If you don’t see it on the system you want, just ask & we’ll quote you!
joe December 3rd, 2016
- Own your core / foundation infrastructure and hardware, at least one server worth, and
- Architect it properly with DRY DevOps best-practices and repeatability, to scale into the cloud as needed to meet spot demand
Here’s the reference:
The Hybrid Cloud Helps Midsize Companies CompeteThis e-book is based on insights and recommendations by the Ventana Research, benchmark research report, “Business Technology Insights: Six Key Trends in Optimizing IT for Competitive Advantage.”
joe December 23rd, 2015
We were extremely excited to announce the forthcoming release of 500 Terabyte (half Petabyte) storage space upgrade on our flagship product eRacks/NAS50 cloud data storage servers last week. The new model, to be released shortly, will incorporate 50 HGST 10 Terabyte HelioSeal™ hard drives. While the new model is not released yet, we are accepting pre-orders from customers. The current capacity, now available, of the eRacks/NAS50 is 400Terabytes in total, with currently-available 8Terabyte drives.
The new unit is rackmount and holds 50 removable drive bays. The 9U unit is suitable for any cloud storage application as well as NAS/Local LAN. eRacks/NAS50™ is also a great solution for media libraries and other applications which require massive amounts of data storage capacity.
Our new servers are truly a remarkable Petascale solution. The HGST 10 Terabyte HelioSeal™ drives that come with eRacks/NAS50 use two technologies that greatly add to the value that this server carries with it.
The first is referred to as the HelioSeal™ technology. The HGST hard drives using this technology replace the air inside of the drive with helium. This would make the drive much lighter as well as allowing the disks to be much thinner. Due to the helium inside, the thinness of disks will not cause any disruptive turbulence effects. This will allow us to have more disks inside each drive which in turn means more data space. Additionally, helium drives have much lower power consumption, as much as 27%, making our NAS50 models truly a green product.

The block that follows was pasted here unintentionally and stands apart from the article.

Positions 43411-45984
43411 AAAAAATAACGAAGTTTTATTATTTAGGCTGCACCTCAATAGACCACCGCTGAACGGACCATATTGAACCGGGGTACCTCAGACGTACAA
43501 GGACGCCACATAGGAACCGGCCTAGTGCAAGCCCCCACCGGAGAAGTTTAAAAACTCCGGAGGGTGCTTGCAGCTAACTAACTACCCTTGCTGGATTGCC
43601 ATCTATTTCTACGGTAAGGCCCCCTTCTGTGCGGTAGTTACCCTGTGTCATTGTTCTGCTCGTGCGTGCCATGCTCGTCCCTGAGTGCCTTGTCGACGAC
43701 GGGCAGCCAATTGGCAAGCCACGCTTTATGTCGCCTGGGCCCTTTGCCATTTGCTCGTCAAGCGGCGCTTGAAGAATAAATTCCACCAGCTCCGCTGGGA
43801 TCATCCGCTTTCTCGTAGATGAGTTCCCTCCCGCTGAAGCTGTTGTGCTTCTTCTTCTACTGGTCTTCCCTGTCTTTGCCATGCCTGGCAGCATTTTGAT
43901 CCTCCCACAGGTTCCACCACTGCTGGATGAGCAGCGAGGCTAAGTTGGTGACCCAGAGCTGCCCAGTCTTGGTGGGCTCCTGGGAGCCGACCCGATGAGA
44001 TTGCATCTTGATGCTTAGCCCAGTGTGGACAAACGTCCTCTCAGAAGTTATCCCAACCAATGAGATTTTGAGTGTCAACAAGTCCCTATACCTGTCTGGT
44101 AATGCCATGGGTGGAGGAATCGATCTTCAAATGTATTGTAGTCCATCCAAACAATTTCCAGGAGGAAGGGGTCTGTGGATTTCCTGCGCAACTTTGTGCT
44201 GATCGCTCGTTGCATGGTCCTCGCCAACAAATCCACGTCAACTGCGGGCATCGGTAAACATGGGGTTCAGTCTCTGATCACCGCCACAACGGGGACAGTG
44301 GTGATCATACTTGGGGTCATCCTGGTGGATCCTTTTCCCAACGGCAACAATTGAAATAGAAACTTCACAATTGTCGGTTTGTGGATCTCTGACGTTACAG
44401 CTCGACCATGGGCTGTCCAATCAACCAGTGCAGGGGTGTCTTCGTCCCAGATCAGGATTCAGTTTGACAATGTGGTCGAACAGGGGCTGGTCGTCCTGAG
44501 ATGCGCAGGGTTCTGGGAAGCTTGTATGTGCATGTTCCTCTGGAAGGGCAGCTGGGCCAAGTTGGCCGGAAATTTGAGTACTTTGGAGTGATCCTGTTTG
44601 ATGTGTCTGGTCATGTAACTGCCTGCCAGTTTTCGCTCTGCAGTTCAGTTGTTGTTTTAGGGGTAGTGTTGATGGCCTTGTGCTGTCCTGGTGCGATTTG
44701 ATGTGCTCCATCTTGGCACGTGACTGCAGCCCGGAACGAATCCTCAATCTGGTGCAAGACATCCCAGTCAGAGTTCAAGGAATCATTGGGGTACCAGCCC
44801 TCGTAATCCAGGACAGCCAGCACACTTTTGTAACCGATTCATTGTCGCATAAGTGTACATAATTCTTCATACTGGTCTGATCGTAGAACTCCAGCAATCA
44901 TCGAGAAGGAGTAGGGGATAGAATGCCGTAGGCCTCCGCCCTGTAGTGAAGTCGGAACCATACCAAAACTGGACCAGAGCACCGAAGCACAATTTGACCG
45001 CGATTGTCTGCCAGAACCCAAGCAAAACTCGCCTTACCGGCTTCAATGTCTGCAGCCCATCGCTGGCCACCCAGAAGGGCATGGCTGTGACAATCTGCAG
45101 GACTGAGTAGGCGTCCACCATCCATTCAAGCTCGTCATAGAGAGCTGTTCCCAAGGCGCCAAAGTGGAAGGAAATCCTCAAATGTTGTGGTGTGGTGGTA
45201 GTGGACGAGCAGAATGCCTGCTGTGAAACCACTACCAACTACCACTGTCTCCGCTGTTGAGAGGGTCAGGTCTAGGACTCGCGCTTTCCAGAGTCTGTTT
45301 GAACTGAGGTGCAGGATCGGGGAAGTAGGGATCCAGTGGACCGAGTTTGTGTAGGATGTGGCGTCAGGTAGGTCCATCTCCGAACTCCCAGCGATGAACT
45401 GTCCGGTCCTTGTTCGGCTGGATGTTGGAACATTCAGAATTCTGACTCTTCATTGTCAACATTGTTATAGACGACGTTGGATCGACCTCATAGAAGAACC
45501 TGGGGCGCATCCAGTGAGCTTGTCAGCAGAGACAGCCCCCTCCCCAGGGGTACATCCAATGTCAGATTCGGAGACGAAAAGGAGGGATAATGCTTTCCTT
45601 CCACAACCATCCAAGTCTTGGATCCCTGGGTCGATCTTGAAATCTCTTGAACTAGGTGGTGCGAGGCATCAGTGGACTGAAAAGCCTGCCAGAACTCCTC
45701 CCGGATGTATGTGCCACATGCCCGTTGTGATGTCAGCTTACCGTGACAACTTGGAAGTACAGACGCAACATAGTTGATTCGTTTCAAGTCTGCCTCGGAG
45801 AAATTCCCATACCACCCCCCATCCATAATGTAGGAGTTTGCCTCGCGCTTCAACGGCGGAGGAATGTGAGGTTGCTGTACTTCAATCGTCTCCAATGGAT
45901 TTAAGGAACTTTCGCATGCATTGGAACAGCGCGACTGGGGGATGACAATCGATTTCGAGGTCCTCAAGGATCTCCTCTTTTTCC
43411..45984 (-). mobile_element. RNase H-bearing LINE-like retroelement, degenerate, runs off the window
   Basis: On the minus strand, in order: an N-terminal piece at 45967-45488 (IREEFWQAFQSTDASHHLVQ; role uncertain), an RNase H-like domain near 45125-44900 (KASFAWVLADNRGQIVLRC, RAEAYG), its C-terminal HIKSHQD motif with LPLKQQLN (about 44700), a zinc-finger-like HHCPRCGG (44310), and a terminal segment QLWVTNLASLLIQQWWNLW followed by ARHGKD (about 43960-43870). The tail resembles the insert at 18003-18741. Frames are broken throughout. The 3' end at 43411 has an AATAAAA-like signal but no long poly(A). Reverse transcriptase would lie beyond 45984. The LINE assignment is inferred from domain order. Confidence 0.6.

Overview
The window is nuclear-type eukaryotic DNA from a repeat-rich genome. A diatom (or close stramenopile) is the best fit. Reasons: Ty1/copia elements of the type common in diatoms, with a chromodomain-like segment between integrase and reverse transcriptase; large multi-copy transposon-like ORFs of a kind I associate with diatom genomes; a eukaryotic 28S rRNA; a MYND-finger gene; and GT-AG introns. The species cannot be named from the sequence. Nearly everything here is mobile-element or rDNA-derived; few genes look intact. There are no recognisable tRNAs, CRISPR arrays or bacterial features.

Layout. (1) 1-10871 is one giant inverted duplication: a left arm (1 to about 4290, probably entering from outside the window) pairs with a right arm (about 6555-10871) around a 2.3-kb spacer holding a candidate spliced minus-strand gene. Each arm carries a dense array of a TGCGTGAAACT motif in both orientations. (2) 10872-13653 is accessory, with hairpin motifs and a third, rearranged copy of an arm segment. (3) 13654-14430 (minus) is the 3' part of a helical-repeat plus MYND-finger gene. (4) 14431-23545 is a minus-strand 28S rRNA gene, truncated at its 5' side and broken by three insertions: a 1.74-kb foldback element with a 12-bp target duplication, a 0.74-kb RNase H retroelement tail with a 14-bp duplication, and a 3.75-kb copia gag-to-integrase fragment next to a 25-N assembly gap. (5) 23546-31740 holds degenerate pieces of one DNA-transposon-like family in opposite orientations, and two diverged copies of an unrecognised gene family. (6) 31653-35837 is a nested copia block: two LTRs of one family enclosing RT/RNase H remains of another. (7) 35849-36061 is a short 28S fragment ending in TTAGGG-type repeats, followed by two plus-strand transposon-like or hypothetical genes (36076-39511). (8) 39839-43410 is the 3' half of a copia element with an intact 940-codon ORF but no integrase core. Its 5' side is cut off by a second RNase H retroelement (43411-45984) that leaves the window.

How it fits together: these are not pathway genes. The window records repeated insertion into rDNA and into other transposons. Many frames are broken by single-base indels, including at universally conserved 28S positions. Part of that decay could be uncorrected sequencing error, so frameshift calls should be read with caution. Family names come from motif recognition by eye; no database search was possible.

The new drives in the eRacks/NAS50 servers also make use of a technology called SMR. That is short for Shingled Magnetic Recording. This technology by itself adds another 25 to 100 percent storage capacity to HGST hard drives.
We are proud of our new eRacks/NAS50 and are ready to take pre-orders. We are prepared to customize the unit per your instructions with all Open-Source software necessary so your order will reach you completely pre-installed.
Please contact us for pre-orders or any questions you may have.
eRacks Open Source Systems
Phone: (714) 758-5423
Fax: (631) 392-9842
Ron September 12th, 2015
Tags: 500TB-class, 8TB, Archive Drives, Cloud Computing, Cloud Storage Server, HDD, HelioSeal. HGST, Hybrid Cloud, Internet, linux, NAS50, Open Source, Private Cloud, Rackmount, seagate, SMR, Storage Server
We can’t help it with our innovations. Our NAS36 servers offered almost 200 Terabytes of data space already. That is considered quite high for a mid-range data storage server. But we just decided to jump even higher and exchange the standard 6-terabyte disks into 8-terabyte ones. That mean our NAS36 model storage servers are now able to hold 288 terabytes of data in total.
The new NAS36 model with higher data capacity brings even more value to our customers not just because of the storage space it provides but also for its price. Yes, we have decided to slash the prices down below $25,000. That is going to bring considerable saving to our customers. [UPDATE Sep 2015: current price for maxed-out 288TB config with Seagate Archive 8TB drives is just under $22,000]
We are proud to announce this latest upgrade as we continue to provide petascale data storage servers at affordable prices.
We remain dedicated to open-source systems. We also remain committed to delivering pre-installed, pre-configured systems to our customers.
The NAS36 servers are rack-mount servers. We designed the 4U unit specially to hold large number of drives in a very limited space. That leaves ample amount of space for other necessary accessories inside your data center rack.
The 36 drives in the unit are all Seagate Archive Drives, mounted on a single backplane and controlled by a RAID controller. The unit holds 24 drives in front and 12 in the back making the unit case quite compact.
eRacks Systems is a leading provider of high-capacity, petascale data storage server solutions to companies and enterprises requiring massive amounts of storage data.
Our servers are suitable for Cloud Storage application as well as Near-Line Storage. They are also configurable for NAS (Network Attached Storage) applications.
For a great storage solution at a considerable low price, contact us. We are available through email, phone and our website.
Ron August 19th, 2015
eRacks Open Source Systems announces the immediate availability of the eRacks/NAS36 rackmount storage server, with 36 removable 3.5″ hard drives, which yields a maximum of 144TB (Terabytes*) of raw storage with current widely-available technology. The eRacks/NAS36 rackmount server is shipped pre-configured to the user’s custom specs, with any available open-source software, and more flavors of Linux or BSD available than any other vendor.